Liberalizing basic telecommunications the Asian experience by Carsten Fink( )

4 editions published in 2001 in English and held by 60 WorldCat member libraries worldwide

Despite the move away from traditional public monopolies, most Asian governments are still unwilling to allow unrestricted entry in telecommunications, eliminate limits on private and foreign ownership, and establish strong, independent regulators. But where comprehensive reform has been undertaken (including privatization, competition, and regulation) the availability of main lines, the quality of service, and the productivity of labor are significantly higher
Regional integration and development in small states by Maurice W Schiff( )

4 editions published in 2002 in English and held by 58 WorldCat member libraries worldwide

Small states should pursue unilateral and multilateral trade liberalization, and members of the African, Caribbean, and Pacifice (ACP) group should expand reciprocal agreements with the European Union (Cotonou Agreement) to the entire OECD. They should intensify South-South regional cooperation in the area of regional public goods
Trade policy, standards, and development in Central America by Gary Clyde Hufbauer( )

5 editions published in 2001 in English and held by 58 WorldCat member libraries worldwide

Faster economic growth and expansion of exports in Central America in the 21st century will depend on many factors. These include efficient and modern standards systems and an end to technical barriers to trade. Regional efforts can be an efficient way to modernize standards systems
Antidumping as safeguard policy by J. M Finger( )

5 editions published in 2001 in English and held by 57 WorldCat member libraries worldwide

Developing countries are now using antidumping more frequently than its traditional users such as the United States. It has become a real threat to continuing liberalization by Developing countries
International provision of trade services, trade, and fragmentation by Alan V Deardorff( )

4 editions published in 2001 in English and held by 56 WorldCat member libraries worldwide

February 2001 By reducing the costs of such trade services as transport, insurance, and finance, liberalizing trade in services can generate benefits in the markets for every kind of trade they facilitate. It can also stimulate the fragmentation of production of both goods and services, thus increasing international trade and the gains from trade even further. Deardorff examines the special role that trade liberalization in services industries can play in stimulating trade in both services and goods. International trade in goods requires inputs from such trade services as transportation, insurance, and finance, for example. Restrictions on services across borders and within foreign countries add costs and barriers to international trade. Liberalizing trade in services could also facilitate trade in goods, providing more benefits than one might expect from analysis merely of the services trade. To emphasize the point, Deardorff notes that the benefits for trade are arguably enhanced by the phenomenon of fragmentation. The more that production processes become split across locations, with the fragments tied together and coordinated by various trade services, the greater the gains from reductions in the costs of services. The incentives for such fragmentation can be greater across countries than within countries because of the greater differences in factor prices and technologies. But the service costs of international fragmentation can also be larger, especially if regulations and restrictions impede the international provision of services. As a result, trade liberalization in services can stimulate the fragmentation of production of both goods and services, thus increasing international trade and the gains from trade even further. Since fragmentation seems to characterize an increasing portion of world specialization, the importance of service liberalization is growing apace. This paper--a product of Trade, Development Research Group--is part of a larger effort in the group to improve trade policy in goods and services. The author may be contacted at alandear@umich.edu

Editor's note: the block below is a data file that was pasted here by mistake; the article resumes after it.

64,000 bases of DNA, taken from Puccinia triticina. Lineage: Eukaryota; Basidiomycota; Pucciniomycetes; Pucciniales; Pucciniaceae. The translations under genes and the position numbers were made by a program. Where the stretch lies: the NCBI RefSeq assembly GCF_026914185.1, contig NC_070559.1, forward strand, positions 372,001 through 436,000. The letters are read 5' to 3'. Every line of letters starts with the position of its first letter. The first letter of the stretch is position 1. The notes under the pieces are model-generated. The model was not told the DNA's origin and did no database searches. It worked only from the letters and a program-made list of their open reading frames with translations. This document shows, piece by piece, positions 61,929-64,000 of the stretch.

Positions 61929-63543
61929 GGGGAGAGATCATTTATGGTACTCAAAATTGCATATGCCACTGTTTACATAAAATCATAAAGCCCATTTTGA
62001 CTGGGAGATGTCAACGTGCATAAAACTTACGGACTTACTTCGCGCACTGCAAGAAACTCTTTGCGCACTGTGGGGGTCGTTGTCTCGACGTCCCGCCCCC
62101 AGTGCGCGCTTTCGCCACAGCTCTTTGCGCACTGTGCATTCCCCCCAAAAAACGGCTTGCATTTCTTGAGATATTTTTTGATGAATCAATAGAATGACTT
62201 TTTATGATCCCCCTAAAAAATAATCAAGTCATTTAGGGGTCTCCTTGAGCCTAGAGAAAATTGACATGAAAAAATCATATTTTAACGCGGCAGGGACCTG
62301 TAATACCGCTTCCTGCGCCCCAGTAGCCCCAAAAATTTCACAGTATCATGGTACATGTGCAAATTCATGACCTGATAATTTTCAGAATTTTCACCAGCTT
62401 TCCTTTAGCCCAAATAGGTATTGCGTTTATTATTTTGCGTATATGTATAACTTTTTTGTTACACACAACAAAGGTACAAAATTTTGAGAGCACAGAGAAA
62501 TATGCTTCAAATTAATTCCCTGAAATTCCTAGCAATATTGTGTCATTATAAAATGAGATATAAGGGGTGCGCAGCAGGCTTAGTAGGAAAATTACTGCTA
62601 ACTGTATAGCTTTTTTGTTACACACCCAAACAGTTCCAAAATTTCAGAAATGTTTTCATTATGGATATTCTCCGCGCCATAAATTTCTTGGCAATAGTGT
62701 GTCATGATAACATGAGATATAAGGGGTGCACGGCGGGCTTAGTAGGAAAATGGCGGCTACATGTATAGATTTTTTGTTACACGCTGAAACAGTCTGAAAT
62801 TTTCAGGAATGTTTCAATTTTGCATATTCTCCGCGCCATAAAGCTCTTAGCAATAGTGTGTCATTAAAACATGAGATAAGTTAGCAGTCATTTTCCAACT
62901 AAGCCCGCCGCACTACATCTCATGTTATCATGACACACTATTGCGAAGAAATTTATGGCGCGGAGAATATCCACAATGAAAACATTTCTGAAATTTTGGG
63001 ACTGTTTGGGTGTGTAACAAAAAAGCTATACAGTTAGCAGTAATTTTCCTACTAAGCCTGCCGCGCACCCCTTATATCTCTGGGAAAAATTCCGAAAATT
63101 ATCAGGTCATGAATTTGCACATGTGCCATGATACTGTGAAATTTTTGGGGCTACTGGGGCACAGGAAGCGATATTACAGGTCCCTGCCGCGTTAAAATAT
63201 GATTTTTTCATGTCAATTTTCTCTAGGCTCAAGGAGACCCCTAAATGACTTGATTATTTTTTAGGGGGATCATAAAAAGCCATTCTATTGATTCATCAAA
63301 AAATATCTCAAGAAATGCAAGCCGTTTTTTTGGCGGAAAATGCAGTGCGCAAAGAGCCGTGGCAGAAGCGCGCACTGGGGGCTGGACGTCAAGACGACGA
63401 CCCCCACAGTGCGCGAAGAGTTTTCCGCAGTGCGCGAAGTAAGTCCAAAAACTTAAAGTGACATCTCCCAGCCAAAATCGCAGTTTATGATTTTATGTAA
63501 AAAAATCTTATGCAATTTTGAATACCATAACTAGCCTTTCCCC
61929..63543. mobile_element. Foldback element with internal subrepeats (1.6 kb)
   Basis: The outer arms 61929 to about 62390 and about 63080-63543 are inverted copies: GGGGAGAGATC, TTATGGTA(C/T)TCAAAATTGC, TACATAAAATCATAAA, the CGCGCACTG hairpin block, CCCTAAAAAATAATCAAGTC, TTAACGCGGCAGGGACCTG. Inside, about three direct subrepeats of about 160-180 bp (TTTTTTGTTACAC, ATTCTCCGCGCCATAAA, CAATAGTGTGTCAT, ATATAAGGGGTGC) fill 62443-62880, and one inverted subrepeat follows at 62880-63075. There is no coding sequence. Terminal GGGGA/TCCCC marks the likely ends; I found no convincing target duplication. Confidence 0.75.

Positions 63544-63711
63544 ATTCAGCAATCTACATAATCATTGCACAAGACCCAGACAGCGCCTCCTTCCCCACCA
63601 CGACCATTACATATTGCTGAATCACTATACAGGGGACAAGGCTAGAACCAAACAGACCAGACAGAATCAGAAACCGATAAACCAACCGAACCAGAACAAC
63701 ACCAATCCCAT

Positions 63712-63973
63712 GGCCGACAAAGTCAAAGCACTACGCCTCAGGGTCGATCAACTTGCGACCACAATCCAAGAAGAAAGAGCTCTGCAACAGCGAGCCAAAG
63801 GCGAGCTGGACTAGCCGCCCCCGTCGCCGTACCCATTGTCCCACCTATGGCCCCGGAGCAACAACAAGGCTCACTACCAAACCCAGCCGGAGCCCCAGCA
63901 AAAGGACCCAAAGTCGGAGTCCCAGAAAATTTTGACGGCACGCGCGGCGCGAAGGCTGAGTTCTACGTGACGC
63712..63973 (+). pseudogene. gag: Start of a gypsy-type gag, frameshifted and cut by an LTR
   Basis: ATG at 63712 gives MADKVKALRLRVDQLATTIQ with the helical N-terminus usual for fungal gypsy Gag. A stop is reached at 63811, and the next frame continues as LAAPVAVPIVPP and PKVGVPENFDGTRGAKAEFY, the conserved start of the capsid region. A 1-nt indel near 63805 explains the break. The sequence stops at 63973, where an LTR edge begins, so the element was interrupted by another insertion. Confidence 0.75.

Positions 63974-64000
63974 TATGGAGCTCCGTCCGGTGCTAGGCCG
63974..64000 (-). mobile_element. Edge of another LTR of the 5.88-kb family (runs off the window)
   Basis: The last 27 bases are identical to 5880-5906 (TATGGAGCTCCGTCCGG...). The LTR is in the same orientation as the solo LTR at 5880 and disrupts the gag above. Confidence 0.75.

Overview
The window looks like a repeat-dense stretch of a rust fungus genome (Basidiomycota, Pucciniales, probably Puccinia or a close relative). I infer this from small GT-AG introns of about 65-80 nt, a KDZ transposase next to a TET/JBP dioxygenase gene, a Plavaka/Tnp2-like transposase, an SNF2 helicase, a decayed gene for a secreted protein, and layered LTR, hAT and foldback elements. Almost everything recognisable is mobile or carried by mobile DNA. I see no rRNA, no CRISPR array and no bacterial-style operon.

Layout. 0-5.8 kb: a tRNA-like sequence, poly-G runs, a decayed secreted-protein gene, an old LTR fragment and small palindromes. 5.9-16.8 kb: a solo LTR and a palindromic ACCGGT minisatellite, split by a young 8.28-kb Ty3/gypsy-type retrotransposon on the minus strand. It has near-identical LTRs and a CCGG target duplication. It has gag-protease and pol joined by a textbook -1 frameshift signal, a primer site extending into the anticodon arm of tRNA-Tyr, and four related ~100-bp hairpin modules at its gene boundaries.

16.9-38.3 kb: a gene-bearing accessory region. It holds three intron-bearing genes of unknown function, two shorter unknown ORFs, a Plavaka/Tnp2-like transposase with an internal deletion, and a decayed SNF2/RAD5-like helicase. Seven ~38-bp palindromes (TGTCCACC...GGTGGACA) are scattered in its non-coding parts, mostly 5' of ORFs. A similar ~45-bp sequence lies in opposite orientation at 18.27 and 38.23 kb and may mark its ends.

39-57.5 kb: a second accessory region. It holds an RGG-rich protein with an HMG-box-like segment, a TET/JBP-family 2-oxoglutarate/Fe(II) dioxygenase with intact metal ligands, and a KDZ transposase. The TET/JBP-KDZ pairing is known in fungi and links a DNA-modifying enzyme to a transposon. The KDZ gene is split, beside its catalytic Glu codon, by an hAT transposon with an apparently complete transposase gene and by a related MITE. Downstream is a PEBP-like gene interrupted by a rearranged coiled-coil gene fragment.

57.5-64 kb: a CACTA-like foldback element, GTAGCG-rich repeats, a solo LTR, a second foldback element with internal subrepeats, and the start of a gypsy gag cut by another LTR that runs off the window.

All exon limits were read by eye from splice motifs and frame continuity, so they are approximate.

Implications for South Asian countries of abolishing the Multifibre Arrangement by Sanjay Kathuria( )

4 editions published in 2001 in English and held by 55 WorldCat member libraries worldwide

Modeling results suggest that South Asia as a whole will gain from the abolition of the quotas under the Multifibre Arrangement. Unambiguously, however, the gains from domestic reform will increase after the abolition of the arrangement as export demand becomes more price responsive
 
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Alternative Names
World Bank. Development Research Group. Trade Team

Languages
English (80)